Yoder might never have gotten an NFL shot, period, had Widenhofer not taken over as Vanderbilt's head coach. The former Pittsburgh Steelers defensive coordinator of the 1970s took Yoder from wide receiver, where he had played his first two seasons, and moved him to H-back. Two years later, it's obvious that was a good decision.
"I kind of got bigger just with age, and we got a new coach (Widenhofer) that came in my junior year," said Yoder. "He told me that he had a spot for me at H-back and that's what you're going to play. He said that if I could gain some weight it might help me out. The move helped me. I wasn't fast enough to be a receiver (in the NFL), I don't think. But coming in as a tight end, I'm probably one of the faster tight ends. Instead of being a slow receiver, I can be a faster tight end."
In the NFL, of course, that's only half the battle, as prolific pass-catching tight ends like Yoder and Whalen are finding out. Yoder may have earned four letters at Vandy by catching 80 passes for 1,267 yards and eight touchdowns, but he'll need to add blocking to his repertoire in the pro ranks. That's the aspect of his game he's been concentrating on most keenly.
"You've got to be well-rounded," he said of the tight end qualifications in Tampa. "I would definitely say that I come from an offense where I was more of a pass-catcher than a blocker. So that's something that I've had to work on, the blocking part of it. As far as the pass-catching, I used to play receiver and I've got experience catching the ball. That's easy for me. The blocking's the tough part and I have to really work on that."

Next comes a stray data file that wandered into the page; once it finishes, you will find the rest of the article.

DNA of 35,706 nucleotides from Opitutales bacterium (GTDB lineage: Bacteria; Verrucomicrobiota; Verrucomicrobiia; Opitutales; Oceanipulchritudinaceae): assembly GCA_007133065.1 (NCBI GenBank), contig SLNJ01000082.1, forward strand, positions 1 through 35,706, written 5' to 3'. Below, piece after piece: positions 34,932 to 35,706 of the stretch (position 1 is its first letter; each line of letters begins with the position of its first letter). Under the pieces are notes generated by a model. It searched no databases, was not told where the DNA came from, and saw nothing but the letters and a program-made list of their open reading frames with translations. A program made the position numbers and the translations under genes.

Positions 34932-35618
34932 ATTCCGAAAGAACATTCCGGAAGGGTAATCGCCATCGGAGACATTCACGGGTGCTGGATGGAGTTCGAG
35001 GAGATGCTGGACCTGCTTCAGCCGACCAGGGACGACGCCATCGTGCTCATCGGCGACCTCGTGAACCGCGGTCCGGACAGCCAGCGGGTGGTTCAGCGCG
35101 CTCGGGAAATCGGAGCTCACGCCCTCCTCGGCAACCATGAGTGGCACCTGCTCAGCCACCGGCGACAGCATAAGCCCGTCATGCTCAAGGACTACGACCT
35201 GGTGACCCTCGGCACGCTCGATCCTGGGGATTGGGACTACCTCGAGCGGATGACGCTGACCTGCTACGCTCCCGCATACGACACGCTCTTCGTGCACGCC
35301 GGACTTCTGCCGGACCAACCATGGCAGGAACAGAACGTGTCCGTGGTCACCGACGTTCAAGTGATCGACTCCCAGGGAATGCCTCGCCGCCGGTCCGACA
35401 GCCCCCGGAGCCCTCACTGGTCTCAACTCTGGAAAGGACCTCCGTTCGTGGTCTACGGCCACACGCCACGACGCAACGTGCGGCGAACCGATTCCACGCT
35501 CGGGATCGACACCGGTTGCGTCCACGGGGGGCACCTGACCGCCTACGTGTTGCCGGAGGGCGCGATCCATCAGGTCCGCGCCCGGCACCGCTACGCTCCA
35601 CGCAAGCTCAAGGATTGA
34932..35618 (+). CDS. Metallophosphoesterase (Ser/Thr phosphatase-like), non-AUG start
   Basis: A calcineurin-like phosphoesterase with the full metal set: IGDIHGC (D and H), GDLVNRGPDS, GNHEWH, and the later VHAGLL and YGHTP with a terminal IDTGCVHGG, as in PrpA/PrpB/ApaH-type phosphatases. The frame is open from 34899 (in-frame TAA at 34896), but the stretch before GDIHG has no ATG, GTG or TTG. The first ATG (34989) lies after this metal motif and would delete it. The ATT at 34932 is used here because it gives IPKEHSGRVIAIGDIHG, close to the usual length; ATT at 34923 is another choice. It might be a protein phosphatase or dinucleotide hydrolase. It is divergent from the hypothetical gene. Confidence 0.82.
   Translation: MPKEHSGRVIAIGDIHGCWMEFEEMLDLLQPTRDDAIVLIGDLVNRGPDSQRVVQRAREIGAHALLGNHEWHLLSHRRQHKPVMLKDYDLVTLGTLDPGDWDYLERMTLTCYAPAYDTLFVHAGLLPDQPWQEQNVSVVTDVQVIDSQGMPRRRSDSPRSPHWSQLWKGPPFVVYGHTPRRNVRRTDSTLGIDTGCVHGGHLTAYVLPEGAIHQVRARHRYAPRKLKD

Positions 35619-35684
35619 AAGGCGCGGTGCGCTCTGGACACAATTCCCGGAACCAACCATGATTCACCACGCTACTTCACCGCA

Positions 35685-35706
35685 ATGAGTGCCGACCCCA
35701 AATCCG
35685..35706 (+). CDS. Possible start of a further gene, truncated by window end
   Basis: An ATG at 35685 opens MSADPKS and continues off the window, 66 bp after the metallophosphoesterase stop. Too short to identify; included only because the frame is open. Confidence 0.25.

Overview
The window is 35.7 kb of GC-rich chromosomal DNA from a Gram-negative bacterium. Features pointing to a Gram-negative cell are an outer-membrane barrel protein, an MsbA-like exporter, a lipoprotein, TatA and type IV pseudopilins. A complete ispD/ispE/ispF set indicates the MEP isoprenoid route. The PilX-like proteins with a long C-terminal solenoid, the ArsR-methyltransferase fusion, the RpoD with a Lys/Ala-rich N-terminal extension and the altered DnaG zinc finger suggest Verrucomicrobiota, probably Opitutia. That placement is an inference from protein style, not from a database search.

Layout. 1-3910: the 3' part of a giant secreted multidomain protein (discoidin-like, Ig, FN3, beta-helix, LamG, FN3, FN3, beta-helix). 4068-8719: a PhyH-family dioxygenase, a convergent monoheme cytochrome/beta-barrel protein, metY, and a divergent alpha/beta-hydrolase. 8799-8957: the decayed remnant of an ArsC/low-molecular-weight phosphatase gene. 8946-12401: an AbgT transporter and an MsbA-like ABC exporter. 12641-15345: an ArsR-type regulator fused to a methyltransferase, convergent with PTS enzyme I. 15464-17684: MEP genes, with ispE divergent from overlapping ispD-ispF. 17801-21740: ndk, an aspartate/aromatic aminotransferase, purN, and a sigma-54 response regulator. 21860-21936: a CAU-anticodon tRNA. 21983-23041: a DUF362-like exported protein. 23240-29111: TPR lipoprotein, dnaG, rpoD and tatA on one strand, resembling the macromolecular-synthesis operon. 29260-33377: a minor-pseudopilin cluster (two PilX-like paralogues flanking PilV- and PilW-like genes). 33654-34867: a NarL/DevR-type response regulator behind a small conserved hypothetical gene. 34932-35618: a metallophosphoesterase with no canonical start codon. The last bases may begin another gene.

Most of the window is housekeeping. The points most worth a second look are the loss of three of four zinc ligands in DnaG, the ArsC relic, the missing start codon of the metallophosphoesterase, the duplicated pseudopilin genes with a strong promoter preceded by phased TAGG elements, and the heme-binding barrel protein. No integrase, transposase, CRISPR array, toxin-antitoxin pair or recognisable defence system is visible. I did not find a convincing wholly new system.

The Bucs think he'll be a quick study, in part because of his scholastic background. The Buccaneers of recent vintage have elevated 'intelligence' in the list of player qualities they stress, possibly explaining how there are suddenly five Vandy players on Tampa Bay's roster. That school's academics, as a matter of fact, was what drew Yoder down to Tennessee from Big Ten country.
"Both my parents were big academics nuts," said Yoder, adding that his father is an assistant superintendent and his mother is a teacher. "Plus, they were the only school that wanted me to play receiver. The Big Ten schools like Indiana and Illinois all wanted me to play safety. It came down to wanting to play offense, so I went down there."
Even if the buzz about Yoder was good this spring, the rookie hopeful has no real idea of how well he is doing. He believes most of the feedback has been good.
"I get that general feeling, but it's tough to stay with some older guys and veterans in front of you," he said. "You don't really know how you're doing. It's a situation where you have to just keep working hard and get your reps. You have to show up and make some plays."
In the meantime, he's enjoying his stay in Tampa (population: somewhat greater than 500) and his opportunity in the Bucs' training camp.
"It's a lot of fun," said Yoder. "It's difficult, but I'm having a good time out there."